Both Harry and Hermione waited for the reaction - each expected Molly to burst into tears.
She simply smiled a happy little smile and said, "Oh! That sounds lovely, dear."
Paul ran home in a panic, his brain working furiously through possibilities, each less likely than the last, is it paranoia if someone actually is out to get you? The NHS had his home address, perhaps he could call on his friends from work? No, they'd be watched too, even Lisa. Were they all part of the conspiracy?
Magic? Magic must be a code word for some over the top secret ministry of defense something or other.
Were his meds responsible for this seeming-crazy paranoia? Now there was a double edged sword.
If the meds were making him see and hear crazy things, then the doctors were making him crazy, but if he stopped taking the meds it could get worse.
God I need a drink.
Can't have a drink, not with the meds.
He'd heard his doctor, clearly, well not exactly clearly, he'd said "Obliverate, obliviate, obliterate?"
Whatever he said, it didn't sound like something he wanted to have done to him.
He got home in time to see someone at his door, the postman. Paul approached the oft-seen civil servant suspiciously - was he in on the plot as well?
"Hullo Mister Kemp, glad I caught you; you need to sign for this."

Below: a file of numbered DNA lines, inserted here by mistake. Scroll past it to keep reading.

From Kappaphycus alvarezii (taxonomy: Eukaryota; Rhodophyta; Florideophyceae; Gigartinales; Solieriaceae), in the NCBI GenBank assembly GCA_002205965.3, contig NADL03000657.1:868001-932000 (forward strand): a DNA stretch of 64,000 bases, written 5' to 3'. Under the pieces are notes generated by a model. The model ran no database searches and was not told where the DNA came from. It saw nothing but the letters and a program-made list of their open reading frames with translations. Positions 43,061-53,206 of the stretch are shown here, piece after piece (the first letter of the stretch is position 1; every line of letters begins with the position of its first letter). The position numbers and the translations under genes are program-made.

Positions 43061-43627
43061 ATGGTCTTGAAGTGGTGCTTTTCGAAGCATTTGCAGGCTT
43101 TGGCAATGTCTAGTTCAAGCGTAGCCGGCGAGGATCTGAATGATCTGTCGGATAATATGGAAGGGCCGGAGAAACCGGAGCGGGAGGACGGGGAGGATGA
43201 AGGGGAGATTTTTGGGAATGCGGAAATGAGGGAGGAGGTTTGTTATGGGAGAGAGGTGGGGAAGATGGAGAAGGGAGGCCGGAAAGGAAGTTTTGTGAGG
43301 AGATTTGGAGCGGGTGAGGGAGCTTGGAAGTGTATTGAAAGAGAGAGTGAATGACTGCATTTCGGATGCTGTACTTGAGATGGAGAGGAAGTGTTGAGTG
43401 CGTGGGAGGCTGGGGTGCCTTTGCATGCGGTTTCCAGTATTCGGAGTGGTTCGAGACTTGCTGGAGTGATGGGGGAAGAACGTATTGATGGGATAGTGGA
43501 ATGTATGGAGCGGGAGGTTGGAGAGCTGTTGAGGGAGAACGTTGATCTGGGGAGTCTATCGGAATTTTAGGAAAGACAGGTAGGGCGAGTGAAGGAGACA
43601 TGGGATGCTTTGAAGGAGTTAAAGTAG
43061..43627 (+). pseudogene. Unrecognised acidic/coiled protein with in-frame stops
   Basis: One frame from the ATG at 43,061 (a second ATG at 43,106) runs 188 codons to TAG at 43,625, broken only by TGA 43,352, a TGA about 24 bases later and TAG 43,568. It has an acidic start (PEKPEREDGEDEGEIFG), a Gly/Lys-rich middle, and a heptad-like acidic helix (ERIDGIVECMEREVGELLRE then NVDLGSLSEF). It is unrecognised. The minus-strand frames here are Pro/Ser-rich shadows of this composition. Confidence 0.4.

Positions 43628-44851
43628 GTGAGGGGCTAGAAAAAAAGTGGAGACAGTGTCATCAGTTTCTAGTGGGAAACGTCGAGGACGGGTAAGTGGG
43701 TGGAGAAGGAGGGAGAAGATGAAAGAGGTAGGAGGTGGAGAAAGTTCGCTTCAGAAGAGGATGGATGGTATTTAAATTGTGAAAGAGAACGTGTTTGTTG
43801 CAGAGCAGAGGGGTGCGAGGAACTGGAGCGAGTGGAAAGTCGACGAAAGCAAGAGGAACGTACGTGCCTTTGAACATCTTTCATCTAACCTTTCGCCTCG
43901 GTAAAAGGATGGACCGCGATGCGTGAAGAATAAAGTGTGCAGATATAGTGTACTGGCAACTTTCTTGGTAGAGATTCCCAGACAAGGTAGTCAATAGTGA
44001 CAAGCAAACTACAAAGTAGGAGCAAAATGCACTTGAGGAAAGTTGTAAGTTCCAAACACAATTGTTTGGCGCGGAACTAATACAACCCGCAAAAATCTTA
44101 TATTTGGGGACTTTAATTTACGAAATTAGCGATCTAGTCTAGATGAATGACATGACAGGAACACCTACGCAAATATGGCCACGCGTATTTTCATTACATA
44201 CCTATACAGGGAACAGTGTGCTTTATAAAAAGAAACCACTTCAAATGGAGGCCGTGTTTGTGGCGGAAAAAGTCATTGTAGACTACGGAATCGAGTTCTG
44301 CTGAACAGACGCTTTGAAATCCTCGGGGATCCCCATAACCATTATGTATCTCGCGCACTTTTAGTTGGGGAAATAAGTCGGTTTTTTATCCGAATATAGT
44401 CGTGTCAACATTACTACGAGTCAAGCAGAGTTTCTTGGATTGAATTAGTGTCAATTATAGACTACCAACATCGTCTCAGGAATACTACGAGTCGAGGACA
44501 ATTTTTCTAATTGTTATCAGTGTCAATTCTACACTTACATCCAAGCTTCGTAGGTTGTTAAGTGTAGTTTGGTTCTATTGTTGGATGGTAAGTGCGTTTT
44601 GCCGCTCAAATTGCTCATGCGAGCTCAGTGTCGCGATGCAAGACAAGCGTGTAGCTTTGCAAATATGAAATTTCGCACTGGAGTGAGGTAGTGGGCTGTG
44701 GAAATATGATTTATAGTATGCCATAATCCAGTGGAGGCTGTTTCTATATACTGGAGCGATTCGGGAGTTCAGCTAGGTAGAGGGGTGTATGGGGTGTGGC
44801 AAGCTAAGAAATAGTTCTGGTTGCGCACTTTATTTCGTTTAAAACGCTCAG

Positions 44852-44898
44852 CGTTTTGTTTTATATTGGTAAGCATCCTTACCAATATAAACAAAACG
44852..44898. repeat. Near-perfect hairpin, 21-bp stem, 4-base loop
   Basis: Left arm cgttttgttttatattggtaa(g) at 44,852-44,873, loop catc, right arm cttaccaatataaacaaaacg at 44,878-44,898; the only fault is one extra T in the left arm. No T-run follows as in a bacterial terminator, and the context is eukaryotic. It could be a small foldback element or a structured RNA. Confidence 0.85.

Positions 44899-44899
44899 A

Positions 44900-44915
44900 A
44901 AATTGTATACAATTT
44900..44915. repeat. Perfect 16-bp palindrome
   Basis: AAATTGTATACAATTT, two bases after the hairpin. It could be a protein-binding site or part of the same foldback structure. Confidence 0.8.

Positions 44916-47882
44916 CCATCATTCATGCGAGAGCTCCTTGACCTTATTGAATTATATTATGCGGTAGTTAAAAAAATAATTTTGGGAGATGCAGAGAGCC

Paul mumbled his thanks and scribbled his signature on the plasma pad.
"Here you go, Mister Kemp, g'day to you now."
"Uh, same to you, Mister, um," he checked the postman's name tag, "Barrowman, same to you."
The distraught man ran to his bedroom, and started throwing essentials into a large case.
As he reached up into the top shelf of his closet a thick red ribbon fell on his arm, entangling it. Paul tried to untangle it but found it wound tighter than he'd thought.
"Bloody hell, I don't even know where I'm going and now I'm wound in a bleedin' Yule wrapping?"
He pulled hard and the ribbon wound tighter, then began to sting, then burn.
Paul could only watch, horrified as more ribbons dropped from the ceiling of his closet to capture his other arm.
His panic faded, he became giddy, then laughed out loud.
I hated doing that to Paul, he wasn't abad guy, but his death will provide the essential clue to solving the mystery. Any guesses as to who's behind the attack of the killer brains?